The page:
With that pesky annoyance out of the way, I was free to enjoy some of the Kia Forte's other good points. Specifically, the quiet, high-speed cruising. Seriously, this thing just kinda bombs down the interstate at about 10 mph faster than you think you're going. This is big-car behavior, not compact stuff. The engine itself isn't particularly fond of steep grades, but loves flat cruising and settles into a smooth whir.
The only thing that can't keep up at these speeds is the suspension: Those spots over bridges where the surfaces changes from concrete to asphalt? Those turn into an adventure as the rear twist-beam suspension makes everything go a bit jiggly. Mark has commented about this behavior before.
I couldn't find that perfect seating comfort on any of the short drives I took up in the Bay Area. But on the way back, it clicked again and I cruised back to L.A. without an ache.
The 2014 Kia Forte earned four out of five stars in the overall safety rating from the NHTSA.
It breaks down like this:
- three stars in the front crash test
- five stars in the side crash test
- four stars in the rollover crash test.
In IIHS testing, the 2014 Forte received "good" ratings in all crash tests, except for a "poor" rating in the small overlap front crash test.
You can read more details in Edmunds news.
Working here at Edmunds, I'm pretty good at dealing with people who know nothing about cars. It's actually pretty rewarding walking someone from absolutely zero information to a place where they can make a confident car purchase and have a good ownership experience.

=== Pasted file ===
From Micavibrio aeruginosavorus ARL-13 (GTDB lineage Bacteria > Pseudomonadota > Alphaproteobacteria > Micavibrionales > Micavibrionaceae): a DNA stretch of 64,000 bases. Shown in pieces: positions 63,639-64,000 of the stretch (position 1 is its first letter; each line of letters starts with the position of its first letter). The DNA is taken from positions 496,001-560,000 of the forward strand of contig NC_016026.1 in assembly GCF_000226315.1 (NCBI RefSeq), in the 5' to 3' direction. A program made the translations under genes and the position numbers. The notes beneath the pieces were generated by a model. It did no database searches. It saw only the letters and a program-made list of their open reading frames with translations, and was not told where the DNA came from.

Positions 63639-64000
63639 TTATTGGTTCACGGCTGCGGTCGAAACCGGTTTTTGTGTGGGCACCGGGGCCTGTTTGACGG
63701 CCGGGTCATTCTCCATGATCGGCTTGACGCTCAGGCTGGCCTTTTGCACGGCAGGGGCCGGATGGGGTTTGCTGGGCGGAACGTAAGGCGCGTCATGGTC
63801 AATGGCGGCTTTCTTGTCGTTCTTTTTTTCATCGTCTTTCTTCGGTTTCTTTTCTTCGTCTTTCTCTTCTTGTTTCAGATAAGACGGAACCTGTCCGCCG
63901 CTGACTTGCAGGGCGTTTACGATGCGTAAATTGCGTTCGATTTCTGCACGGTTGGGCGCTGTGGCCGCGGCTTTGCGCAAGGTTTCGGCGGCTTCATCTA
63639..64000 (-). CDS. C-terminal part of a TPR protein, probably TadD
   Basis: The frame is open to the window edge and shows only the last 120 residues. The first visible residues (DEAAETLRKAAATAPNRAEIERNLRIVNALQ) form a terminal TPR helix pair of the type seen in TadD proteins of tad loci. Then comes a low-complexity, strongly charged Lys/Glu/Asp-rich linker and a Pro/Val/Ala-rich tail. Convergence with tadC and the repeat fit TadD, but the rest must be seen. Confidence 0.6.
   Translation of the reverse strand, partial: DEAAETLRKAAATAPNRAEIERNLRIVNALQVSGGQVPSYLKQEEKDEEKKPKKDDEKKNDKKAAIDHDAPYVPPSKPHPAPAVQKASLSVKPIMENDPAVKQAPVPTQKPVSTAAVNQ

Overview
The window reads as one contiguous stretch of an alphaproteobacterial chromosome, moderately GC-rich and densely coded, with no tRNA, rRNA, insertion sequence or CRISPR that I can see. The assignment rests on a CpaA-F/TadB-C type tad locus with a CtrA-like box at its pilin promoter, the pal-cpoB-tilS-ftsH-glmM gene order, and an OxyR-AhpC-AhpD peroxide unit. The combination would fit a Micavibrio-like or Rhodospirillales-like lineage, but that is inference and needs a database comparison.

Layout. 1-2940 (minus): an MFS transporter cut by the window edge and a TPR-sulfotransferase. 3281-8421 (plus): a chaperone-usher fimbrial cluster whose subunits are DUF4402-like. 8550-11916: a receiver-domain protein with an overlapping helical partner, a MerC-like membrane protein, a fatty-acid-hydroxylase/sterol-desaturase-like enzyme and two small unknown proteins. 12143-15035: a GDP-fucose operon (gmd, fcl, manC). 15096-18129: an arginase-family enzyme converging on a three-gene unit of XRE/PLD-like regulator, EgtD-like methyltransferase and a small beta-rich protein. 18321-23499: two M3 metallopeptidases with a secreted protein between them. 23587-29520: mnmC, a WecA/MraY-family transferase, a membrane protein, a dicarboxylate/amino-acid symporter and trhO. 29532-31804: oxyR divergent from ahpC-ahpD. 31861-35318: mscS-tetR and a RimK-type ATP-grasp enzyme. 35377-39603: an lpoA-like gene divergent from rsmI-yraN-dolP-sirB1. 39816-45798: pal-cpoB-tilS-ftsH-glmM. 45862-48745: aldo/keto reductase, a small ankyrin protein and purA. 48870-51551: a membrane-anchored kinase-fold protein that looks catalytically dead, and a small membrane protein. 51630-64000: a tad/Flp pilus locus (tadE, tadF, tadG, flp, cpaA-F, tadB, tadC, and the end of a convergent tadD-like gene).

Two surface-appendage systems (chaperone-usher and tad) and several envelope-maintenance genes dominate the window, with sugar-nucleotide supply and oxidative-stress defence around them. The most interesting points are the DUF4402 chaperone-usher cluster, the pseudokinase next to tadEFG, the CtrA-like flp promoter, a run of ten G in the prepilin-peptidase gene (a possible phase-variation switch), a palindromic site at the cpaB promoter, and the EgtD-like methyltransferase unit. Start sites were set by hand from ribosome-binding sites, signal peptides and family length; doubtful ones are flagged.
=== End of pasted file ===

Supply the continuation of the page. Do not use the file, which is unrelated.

Still, there's one little thing that never fails to drive me nuts. People will say, "I love my car, it only takes $xx to fill the tank!" They don't ever seem to mention the miles or the number of gallons it took to get that number. Just the price.
They'll love our 2014 Kia Forte.
With a 13.5 gallon tank, the Kia Forte is right in line with everything else in the segment. It's also got a competitive fuel economy with 28 mpg combined (36 highway and 24 city). So, owner's will drive it a bunch and, if they're bold, put in 13.5 gallons for about $50.
Unfortunately, we've never done that. We've managed 12 gallons once, and 11 a handful of times. This is partially due to not hitting 36 mpg that frequently (it's possible, but requires pretty ideal conditions), and partially because the Kia's kind of a baby and starts crying low fuel and popping up a warning on the nav screen (super handy, do like this feature) with about 3 gallons left in the tank.
On a recent trip to/around Berkeley, CA I threw just over 800 miles on the Forte with a max distance of only 300.5 miles and a maximum one-tank fuel economy of 36.4 mpg. Overall I managed 32.8. Do the math and I should have been able to go 491.4 miles on that 36 mpg tank.
I think with a few thousand more miles under my belt, I'd get to know the Kia's warnings and fuel level a little deeper and be able to push into the 400-mile range.
What We Got